One of the staples of higher education is the standardized entrance exam; yet, increasingly, the question being asked is: Why? High school students are frequently reminded that they must do well on the ACT test or the SAT test. Students who want to go to college often buy study aids and attend special workshops to prepare for the exam; a lot of time, money, and anxiety are spent in preparation for that one score.
For older students, there is perhaps even more anxiety as the average online college student has been out of school for about 16 years. Some of these students may not only attend workshops and buy study materials, but they also may take semester long courses to review core subject areas like math and writing. Again, a lot of time, money, and energy are invested.
Even students who prove by completing a bachelor’s degree successfully that they are college ready must take the Graduate Record Exam (GRE) in order to apply to most graduate programs. This test is broken down into a general subject test and eight subject area tests; depending on a students’ desired major, they may have to complete both the general exam and a subject specific test.
The original intent of these tests was to help make sure students were ready for college level work at either the undergraduate or graduate level. Colleges also use the scores to determine the level of student they wish to admit; for example, potential students may have to score above a certain number or percentage to be admitted to a certain university. The basic thought is that scoring students against one another gives a good indicator of how they will do in college.
Increasingly, the logic behind these tests is being questioned. Is it time to dump the college entrance exam? Here is a summation of the main arguments made.
Are we losing potential students?
For some students, entrance exams are so costly, they may not even attempt to go to college. The least expensive part of taking an entrance exam is monetary. The ACT, for instance, is $34.00 if a student registers on time, and this fee includes sending the results to his/her high school and four colleges. However, the cost increases if students register late, need to send the results to more than four schools, have to retake the test to get a higher score, buy study materials, take preparation classes, etc.
Then there’s the time and energy cost. Students who truly want to do well and to attend the school of their choice will probably set aside hours of study and review time that they can not devote to other activities like earning money for tuition. Non-traditional students may need to sacrifice time with family in addition to work hours.
Thirdly, there’s the anxiety factor: Some students become so nervous about these entrance exams and all that is riding on them, that they become mentally and physically incapacitated in some way. Test anxiety is more than just an excuse; it is a real psychological condition that may even elicit a flight response. Keep in mind that potential students who are still in high school, and even older returning adults who have been out of school for some time, are already intimidated enough about the unknown world of higher education and all of its requirements. They do not have the experience yet in the world of academia to deal with these additional challenges. For some, it may be easier not to try.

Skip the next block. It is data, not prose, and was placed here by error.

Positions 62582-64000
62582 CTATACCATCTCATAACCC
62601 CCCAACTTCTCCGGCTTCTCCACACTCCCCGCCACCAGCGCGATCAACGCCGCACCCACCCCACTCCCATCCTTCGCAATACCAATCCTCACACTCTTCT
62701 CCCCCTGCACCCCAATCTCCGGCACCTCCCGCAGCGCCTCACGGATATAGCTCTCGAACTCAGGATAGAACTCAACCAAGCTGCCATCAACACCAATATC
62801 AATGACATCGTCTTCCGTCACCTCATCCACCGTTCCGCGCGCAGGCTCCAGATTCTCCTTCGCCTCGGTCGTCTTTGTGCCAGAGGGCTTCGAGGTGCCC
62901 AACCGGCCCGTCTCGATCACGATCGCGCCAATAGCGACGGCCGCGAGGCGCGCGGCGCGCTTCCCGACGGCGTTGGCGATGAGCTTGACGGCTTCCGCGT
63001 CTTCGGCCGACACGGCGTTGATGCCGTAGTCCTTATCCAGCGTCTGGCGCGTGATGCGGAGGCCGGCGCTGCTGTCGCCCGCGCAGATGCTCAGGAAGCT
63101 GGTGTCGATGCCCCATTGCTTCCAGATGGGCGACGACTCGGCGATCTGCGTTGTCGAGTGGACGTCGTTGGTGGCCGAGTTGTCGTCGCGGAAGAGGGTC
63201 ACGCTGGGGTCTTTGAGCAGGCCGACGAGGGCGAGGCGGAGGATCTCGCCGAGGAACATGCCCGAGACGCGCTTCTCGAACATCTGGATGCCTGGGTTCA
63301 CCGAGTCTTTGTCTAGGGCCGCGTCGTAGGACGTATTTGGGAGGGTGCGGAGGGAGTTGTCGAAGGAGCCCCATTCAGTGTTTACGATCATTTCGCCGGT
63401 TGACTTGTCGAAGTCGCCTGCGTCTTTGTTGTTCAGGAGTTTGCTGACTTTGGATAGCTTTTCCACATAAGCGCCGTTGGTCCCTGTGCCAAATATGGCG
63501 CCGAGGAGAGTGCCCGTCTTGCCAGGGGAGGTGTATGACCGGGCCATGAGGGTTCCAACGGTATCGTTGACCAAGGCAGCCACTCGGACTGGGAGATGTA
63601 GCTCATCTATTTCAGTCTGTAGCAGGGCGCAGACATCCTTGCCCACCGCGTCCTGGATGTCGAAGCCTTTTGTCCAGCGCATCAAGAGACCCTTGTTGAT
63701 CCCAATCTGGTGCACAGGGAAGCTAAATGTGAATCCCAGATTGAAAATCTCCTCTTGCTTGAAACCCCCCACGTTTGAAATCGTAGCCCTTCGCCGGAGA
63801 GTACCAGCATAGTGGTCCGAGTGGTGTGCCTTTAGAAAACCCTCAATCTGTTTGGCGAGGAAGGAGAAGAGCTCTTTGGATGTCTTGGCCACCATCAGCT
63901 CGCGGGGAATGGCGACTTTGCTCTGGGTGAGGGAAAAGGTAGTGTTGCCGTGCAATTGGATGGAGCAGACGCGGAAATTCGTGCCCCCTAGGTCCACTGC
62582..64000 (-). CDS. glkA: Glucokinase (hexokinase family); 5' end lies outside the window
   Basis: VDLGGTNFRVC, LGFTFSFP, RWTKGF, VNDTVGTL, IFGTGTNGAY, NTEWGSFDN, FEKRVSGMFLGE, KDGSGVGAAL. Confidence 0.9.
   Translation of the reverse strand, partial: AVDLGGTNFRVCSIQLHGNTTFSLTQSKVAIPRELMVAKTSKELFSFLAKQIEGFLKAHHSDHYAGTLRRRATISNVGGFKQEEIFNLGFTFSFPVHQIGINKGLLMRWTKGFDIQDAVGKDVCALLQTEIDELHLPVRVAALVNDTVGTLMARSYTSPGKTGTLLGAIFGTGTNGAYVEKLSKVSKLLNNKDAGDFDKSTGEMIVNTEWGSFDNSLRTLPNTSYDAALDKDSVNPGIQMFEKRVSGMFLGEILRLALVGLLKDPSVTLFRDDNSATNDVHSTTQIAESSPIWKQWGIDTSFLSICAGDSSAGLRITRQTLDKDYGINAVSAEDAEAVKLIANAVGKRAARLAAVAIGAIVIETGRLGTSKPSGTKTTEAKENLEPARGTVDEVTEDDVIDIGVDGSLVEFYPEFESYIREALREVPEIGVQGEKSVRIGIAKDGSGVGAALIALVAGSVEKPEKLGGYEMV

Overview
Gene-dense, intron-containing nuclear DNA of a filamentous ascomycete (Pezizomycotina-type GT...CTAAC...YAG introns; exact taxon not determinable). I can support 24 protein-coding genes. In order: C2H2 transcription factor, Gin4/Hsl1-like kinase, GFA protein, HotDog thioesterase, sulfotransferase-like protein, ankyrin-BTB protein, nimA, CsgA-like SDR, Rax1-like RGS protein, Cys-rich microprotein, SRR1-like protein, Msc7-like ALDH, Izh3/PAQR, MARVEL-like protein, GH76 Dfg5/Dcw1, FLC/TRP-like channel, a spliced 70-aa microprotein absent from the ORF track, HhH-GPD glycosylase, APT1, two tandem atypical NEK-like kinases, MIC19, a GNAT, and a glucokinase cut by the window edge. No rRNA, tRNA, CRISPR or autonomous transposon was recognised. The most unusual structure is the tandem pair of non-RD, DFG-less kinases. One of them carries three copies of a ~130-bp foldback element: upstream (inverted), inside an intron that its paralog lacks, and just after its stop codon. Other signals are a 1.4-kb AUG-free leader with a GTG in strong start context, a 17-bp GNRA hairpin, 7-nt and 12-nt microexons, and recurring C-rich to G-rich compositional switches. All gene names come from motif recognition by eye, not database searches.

Are the tests an accurate measure of potential?
Given test anxiety and all the other variables that may affect a student’s performance on a standardized exam, the question of entrance exams being an accurate predictor of student success has been raised. If the work and life experiences of the growing numbers of non-traditional students are considered, are they not perhaps more valuable than an entrance exam could show? For example, if someone spent 16 years after high school working as an auditor for a large hotel and then in a position as a bookkeeper, wouldn’t that be a more accurate predictor of future academic success if this same student applied to an accounting program than a general test like the ACT or SAT? An increasing number of postsecondary institutions—about one-third of them, in fact—either no longer require entrance exams or have made them optional because they have not found them accurate in predicting student success.
Are the tests even necessary?
The final major criticism of standardized entrance exams is that they are no longer needed. Charles Murray presented an eloquent argument a few years ago that the SAT, for example, was no more accurate in predicting student success than the achievement test results or grade point averages of high school students (July/August 2007). Furthermore, he details the ways in which the test is culturally biased in some ways; it’s not meeting the “democratizing purpose” as originally intended.
Dr. Melissa A. Venable points out that these tests are also not designed to predict the success of online learners; as a proactive solution, she provides a long list of better indicators that recent research has provided. These include not only ways students may demonstrate they have the basic skills in areas like writing, math, and technology, but also the proactive assistance the schools themselves can provide (e.g., college preparation courses and workshops) that have proven more successful in not only predicting future success, but also in helping to insure a more favorable outcome for students (28 February 2012).
Although perhaps more discussion is needed on this issue, it seems clear that colleges and universities would be smart to at least make standardized entrance exams optional in the best interest of potential students and to explore some of the other options available, especially for potential online students. It clearly is time to dump the college entrance exam.
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